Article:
Dojocho Aikikai Hombu Dojo
An Interview with the New Doshu, Moriteru Ueshiba - Part 2
By Peter Bernath & David Halprin
Editor’s note: Following is the conclusion of an interview conducted at the US Aikido Federation Eastern Region Summer Camp held at Hampshire Collage in Amherst, Massachusetts in August, 2000. It is featured in New England Aikikai's video documenting Doshu's visit. We would like to thank Kanai Sensei for allowing us to present this transcript on Aikido Online. Also, we would like to thank Kei Izawa for his translation during the interview.
Peter Bernath, 6th Dan is Chief Instructor of Florida Aikikai and David Halprin, 6th Dan is Chief Instructor of Framingham Aikikai.
It’s very difficult to separate the technique from the spirit or the spiritual principles of Aikido. It is through practice that you have to combine them and bring them together.
In the Japanese tradition, by practicing you train your body, mind and soul at the same time. Also, the Founder promoted the spirit of protecting everything — all of the things surrounding you. It is something that comes out of a very keen training of body and mind together. So you have to combine the two.
In brief, to make it very simple, Aikido’s training is already designed to do that, so it is not only one-sided training, either the physical side or the spiritual side. The Aikido training itself already combines the two.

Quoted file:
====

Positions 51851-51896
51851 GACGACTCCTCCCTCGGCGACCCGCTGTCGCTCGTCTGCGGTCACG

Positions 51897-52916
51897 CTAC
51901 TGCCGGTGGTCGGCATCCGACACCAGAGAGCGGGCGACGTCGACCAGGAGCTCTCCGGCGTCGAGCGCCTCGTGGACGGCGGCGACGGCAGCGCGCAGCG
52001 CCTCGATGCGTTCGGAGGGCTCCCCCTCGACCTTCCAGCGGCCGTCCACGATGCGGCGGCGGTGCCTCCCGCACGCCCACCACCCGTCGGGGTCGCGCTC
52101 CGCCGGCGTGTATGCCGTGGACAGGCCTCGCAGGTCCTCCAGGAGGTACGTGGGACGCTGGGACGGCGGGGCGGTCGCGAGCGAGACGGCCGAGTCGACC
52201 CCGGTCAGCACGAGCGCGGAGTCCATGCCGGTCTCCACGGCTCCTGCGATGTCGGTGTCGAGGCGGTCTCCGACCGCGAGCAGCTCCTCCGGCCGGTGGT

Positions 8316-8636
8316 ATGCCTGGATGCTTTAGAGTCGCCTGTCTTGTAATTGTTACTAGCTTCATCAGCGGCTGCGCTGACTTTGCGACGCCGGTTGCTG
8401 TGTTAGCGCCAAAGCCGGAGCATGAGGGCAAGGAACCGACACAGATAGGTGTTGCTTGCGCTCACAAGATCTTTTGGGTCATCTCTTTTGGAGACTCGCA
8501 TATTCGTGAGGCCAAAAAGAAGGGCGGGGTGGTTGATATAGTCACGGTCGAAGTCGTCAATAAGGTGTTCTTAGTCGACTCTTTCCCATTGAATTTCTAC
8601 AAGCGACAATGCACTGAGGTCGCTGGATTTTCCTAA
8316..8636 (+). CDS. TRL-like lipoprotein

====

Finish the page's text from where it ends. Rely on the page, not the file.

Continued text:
What are your hopes and goals for the future development of Aikido worldwide?
What the Founder has created and what Kisshomaru Doshu has spread, my interest would be to increase the exposure of Aikido to many more people, so that they can have a very rich social life. That is something I have in mind, to grow Aikido.
What thought do you have on the desire of some Aikido practitioners to have Aikido become an event in the World Games or the Olympics?
As to the world games, Aikido is already being shown in some locations. The International Aikido Federation has already participated in exhibitions in Germany, Netherlands, Denmark and some other ones in Finland.
As to Aikido participating in those to demonstrate Aikido’s general picture, that is not something to which I object. However, it has to be done so that Aikido’s spirit and principles are not changed. In that sense, if Aikido is demonstrated, I have no objections.
Similarly, some people have expressed an interest in introducing competition. What thoughts do you have on that?
Ueshiba Morehei, the Founder, created a martial art whose purpose was not to determine who was stronger or weaker. Therefore, if competitions are introduced in order to achieve that, it’s not the Aikido as created by the Founder. So, in that regard, it's not acceptable.
Could you tell us what thoughts you have on when the title of Shihan should be awarded?
Currently, Hombu Dojo, the headquarters of Aikido, is working on the international regulations as to how to grant Shihan rankings overseas, so we will be able to find out more when the time comes.
This is your first visit to the United States as the new Aikido Doshu. Do you feel different this time? What thoughts or impressions do you have?
Naturally in the past, the situation was that I was under the guidance of previous Doshu, Kisshomaru Doshu, and now that the situation has changed, all that responsibility comes towards me. And in that sense, there is a higher sense of responsibility in me this time, and it’s not as easy going as before.
Do you remember playing baseball with Kanai Sensei when he broke a window in the dojo?
The window! I remember. (laughing)
Kanai Sensei told us that your parents wouldn’t believe him when he said he broke the window and thought he was just covering up for you. (more laughing)
That’s probably so. (laughing)